account of the continuous breach.

In the final analysis, there is no real dispute about any


material fact, and the important and decisive question is the
legal construction of the pleadings in the former case and in
this case, and of the contract between the plaintiff and the
defendant of January 1, 1920.

The complaint in the former case specifically alleges


that the defendant "has refused, and still refuses, to deliver
to the plaintiff any coal and water gas tar whatsoever under
the said contract Exhibit A, since the said month of July,
1920." "That owing to the bad faith of the said Manila Gas
Corporation, defendant herein, in not living up to its said
contract Exhibit A, made with this plaintiff, and refusing
now to carry out the terms of the same." That is a specific
allegation not only of a breach of the contract since the
month of July, 1920, but of the bad faith of the defendant
in its continuous refusal to make deliveries of any coal and
water gas tar. That amended complaint was filed on July 11,
1924, or four years after the alleged bad faith in breaking
the contract.

Having recovered damages against it, covering a period


of four years, upon the theory that the defendant broke the
contract, and in bad faith refused to make deliveries of
either of the tars, how can the plaintiff now claim and assert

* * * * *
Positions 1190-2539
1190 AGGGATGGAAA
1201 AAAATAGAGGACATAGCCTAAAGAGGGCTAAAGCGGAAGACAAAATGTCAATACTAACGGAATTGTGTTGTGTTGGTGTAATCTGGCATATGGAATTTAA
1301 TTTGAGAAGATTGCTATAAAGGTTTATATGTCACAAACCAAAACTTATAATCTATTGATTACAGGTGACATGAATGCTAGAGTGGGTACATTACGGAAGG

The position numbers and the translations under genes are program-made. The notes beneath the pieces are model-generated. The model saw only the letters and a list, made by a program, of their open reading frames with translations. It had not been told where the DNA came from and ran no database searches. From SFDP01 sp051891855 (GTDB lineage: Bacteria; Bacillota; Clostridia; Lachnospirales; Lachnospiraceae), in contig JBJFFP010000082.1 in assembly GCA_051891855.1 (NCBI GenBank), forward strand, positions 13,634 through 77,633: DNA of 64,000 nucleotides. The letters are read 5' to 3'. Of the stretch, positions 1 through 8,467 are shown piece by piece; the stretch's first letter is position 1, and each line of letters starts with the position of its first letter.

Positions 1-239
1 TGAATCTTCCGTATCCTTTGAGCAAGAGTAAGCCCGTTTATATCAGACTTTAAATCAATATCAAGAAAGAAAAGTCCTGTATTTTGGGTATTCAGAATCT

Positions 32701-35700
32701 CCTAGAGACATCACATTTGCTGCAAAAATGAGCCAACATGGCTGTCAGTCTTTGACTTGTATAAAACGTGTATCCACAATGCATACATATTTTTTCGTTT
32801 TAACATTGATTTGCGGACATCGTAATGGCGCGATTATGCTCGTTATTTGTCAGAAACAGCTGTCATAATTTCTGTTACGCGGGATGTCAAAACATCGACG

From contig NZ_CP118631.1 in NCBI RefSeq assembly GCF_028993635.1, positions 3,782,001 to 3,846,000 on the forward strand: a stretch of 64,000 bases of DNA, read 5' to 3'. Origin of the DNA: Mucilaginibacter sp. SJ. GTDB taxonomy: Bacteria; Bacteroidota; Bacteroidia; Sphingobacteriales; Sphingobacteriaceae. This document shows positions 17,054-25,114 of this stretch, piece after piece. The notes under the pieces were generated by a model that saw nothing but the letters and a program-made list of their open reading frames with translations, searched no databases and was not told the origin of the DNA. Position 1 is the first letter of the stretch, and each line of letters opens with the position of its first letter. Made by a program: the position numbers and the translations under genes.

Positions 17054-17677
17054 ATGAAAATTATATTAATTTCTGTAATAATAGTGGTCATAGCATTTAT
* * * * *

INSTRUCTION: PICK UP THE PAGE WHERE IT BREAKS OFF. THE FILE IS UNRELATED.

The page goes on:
that the contract is still in force and effect? In the instant
case the plaintiff alleges and relies upon the ten-year
contract of January 1, 1920, which in bad faith was broken
by the defendant. If the contract was then broken, how can
it be enforced in this action?

It is admitted that the defendant never made any


deliveries of any tar from July, 1920, to April, 1926. Also
that it made nine deliveries to plaintiff of the minimum
quantities of coal and water gas tar from April 7, 1926, to
January 5, 1927.

Plaintiff contends that such deliveries were made


under and in continuation of the old contract.

March 26, 1926, after the decision of this court


affirming the judgment in the original action, plaintiff wrote
the defendant;

". . . It is our desire to take deliveries of at least


the minimum quantities set forth therein and shall
appreciate to have you advise us how soon you will be in
a position to make deliveries; . . .

". . . In view of the fact that you have only